Based on the proven properties of lead zirconate titanate (PZT), the new materials are suitable for both vibration and pressure sensing for applications in process and plant control, power generation, automotive and aerospace.
Also suitable for long-term non-destructive testing (NDT), they allow in-situ continuous fault detection at temperatures of up to 250˚C.
Previous materials of this kind have had to offer a compromise between piezoelectric activity and maximum operating temperature, with rapid thermal degradation taking place at temperatures above 200˚C.
However, the new products are temperature-stable and rated for continuous use at up to 250˚C with an intermittent maximum of 300˚C. Available in tailored formulations, they boast piezoelectric charge coefficients (d33) exceeding 400pc/N.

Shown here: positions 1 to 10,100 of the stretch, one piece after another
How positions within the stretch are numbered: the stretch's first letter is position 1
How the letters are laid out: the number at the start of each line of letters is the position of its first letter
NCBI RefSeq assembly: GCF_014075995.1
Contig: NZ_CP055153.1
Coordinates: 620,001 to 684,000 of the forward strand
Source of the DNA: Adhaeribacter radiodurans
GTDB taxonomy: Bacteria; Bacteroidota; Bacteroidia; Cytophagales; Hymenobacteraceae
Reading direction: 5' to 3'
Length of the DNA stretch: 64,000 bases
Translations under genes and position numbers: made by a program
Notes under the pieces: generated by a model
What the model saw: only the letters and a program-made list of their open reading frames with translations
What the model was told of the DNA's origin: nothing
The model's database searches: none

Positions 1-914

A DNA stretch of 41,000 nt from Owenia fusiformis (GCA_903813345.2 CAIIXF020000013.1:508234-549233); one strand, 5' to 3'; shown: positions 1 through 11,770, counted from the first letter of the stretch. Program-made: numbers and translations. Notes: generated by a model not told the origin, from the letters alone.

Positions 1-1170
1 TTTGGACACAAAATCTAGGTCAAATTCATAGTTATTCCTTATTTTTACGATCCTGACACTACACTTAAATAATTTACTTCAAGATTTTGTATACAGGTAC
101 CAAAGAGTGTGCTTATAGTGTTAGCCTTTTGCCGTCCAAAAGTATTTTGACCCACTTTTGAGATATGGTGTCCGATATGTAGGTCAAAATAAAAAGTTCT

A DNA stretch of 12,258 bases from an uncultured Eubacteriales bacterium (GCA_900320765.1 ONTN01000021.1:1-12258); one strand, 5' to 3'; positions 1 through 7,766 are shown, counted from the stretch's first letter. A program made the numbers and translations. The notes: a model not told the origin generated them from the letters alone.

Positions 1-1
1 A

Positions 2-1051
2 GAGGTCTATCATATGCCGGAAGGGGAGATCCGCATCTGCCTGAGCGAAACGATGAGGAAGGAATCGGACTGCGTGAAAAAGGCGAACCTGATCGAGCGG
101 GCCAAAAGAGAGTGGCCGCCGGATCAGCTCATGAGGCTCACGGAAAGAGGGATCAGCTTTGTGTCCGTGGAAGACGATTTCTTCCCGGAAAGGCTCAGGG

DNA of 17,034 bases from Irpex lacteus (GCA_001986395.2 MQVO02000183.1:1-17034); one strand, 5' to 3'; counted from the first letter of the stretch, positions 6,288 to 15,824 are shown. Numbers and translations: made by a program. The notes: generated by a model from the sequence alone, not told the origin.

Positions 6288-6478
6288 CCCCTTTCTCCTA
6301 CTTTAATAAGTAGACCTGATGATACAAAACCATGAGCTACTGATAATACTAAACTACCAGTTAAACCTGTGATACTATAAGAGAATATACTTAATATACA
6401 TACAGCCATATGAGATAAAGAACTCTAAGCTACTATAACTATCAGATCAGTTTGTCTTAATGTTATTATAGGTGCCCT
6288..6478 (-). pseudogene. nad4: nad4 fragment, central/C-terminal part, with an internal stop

The use of modifying dopants to produce both soft and hard materials enables further customisation of performance attributes, extending performance boundaries.
Testing has also shown outstanding resistivity at elevated temperatures, enabling a large sensing bandwidth in high-sensitivity applications.
Paul Turnbull, of Morgan Advanced Materials, explained: “In-house testing of the new materials has shown that at 250˚C, the decrease in piezoelectric properties is negligible, making this technology suitable for a far broader range of applications. This temperature stability is highly significant in sectors where continuous operation or prolonged electrical/stress/ cycling is vital to device construction and operation.”